After last night's world premiere of "The River Merchant's Wife" at the Corcoran Gallery, there can be little doubt that composer Lawrence Willingham is well on his way to becoming one of America's most beautiful new voices in dramatic music. Willingham's love of the human voice was present in every note that underlined the text by Ezra Pound, with passages that remained stylistically eclectic until the rhapsodic last movement. There, in spite of melodic echoes of Barber and Pasatieri, the vocal texture was distinctive, accessible and unmistakably new. p

Much of the first movement recalled the works of Crumb, but without their total disaffection for the meaning of words. The scoring for the chamber ensemble was less successful than the vocal writing, often falling into that consert chic sound that makes so many recent works undistinguishable. But make no mistake about it, this was an exciting and very successful premiere by the Contemporary Music Forum featuring soprano Marilyn Boyd DeReggi.

Two Washington premieres were fun. A "Summer Trio" by Ole Buch erred on the side of brevity, its development of repeated patterns lacking the courage of pieces by Glass or Reich. A bizarre dramatic work by Alcids Lanza called "Penetrations VII" closed the program, enveloping the Corcoran's marble atrium in darkness as an eerie electronic tape soared over the audience. Soon the soprano's desperate humming was heard as she entered the audience from behind and climbed through the playing space holding a battered doll. Unfortunately the writing for the singer was far less interesting than that for the tape.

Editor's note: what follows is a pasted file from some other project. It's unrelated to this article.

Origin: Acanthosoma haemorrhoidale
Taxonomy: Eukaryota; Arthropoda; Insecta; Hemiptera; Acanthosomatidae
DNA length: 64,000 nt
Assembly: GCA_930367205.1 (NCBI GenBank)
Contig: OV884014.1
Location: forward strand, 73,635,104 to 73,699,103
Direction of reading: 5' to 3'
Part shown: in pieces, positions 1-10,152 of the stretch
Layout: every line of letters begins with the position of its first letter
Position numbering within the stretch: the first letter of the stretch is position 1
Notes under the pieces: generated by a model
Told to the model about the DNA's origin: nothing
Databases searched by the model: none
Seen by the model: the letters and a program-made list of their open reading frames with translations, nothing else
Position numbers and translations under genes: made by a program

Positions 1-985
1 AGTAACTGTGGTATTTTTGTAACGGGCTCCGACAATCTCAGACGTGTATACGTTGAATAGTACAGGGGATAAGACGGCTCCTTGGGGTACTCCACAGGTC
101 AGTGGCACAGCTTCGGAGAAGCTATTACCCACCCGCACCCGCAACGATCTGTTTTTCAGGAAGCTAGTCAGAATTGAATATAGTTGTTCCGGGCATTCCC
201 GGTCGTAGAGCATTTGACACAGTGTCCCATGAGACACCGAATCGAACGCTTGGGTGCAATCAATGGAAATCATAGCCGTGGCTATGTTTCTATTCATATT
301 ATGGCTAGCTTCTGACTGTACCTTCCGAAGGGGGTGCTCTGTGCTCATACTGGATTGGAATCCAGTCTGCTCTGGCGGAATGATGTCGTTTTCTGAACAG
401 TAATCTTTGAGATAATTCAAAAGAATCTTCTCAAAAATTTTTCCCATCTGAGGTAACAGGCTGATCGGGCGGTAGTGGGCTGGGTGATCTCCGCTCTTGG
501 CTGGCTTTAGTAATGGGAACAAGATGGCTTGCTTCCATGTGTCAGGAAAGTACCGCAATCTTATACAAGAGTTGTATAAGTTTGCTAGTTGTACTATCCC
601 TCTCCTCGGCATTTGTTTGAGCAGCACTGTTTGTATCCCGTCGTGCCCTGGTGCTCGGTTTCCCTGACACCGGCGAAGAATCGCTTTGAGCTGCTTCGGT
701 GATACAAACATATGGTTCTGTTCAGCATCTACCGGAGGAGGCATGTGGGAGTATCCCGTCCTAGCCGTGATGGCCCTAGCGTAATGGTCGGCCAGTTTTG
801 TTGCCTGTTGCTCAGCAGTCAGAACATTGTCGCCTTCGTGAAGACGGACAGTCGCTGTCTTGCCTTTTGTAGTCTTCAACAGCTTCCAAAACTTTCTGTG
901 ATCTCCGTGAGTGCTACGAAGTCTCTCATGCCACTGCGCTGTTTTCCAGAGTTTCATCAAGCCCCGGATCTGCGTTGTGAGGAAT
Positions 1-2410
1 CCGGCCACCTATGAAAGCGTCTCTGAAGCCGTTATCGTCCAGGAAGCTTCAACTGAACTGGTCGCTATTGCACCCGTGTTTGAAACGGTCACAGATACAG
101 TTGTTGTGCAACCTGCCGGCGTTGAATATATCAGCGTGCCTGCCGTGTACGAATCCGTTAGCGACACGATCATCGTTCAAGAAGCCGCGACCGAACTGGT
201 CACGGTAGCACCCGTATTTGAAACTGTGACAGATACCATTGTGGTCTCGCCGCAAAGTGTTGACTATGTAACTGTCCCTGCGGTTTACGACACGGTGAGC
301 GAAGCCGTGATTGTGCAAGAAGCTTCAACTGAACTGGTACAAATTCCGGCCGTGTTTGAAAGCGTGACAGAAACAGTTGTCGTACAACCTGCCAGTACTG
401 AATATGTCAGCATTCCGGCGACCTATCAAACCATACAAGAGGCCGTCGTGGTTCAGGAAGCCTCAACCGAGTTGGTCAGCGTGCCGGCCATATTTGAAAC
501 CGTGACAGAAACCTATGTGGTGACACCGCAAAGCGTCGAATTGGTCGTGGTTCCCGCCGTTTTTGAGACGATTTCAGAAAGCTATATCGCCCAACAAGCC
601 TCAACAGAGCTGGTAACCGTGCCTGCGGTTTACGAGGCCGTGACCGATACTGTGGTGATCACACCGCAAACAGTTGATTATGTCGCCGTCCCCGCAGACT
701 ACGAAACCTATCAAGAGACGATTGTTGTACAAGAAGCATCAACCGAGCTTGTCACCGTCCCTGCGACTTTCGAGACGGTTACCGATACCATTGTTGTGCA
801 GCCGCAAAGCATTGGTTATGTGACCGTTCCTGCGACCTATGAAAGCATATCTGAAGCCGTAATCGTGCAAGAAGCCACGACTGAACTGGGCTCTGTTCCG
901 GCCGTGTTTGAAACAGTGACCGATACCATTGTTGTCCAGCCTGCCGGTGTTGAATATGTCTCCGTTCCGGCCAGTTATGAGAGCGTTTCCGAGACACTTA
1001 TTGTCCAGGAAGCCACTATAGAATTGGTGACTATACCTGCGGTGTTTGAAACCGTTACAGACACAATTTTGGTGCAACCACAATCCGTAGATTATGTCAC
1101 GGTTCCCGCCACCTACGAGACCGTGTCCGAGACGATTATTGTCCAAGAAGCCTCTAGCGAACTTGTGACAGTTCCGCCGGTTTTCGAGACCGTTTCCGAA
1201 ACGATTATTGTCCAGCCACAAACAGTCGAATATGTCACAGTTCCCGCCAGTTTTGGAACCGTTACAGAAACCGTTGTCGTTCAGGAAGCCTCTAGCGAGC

A thankless piece by Moreton Feldman called "King of Denmark" proved once again that minimalist art is better seen than heard, although the glimpses at the virtuosity of percussionist Al Merz were welcome. There was also something called "Knocking Piece" by Ben Johnston, where two percussionists banged around inside a piano in uncertain rhythms, with all the charm of carpenters carving out condominiums early Sunday morning.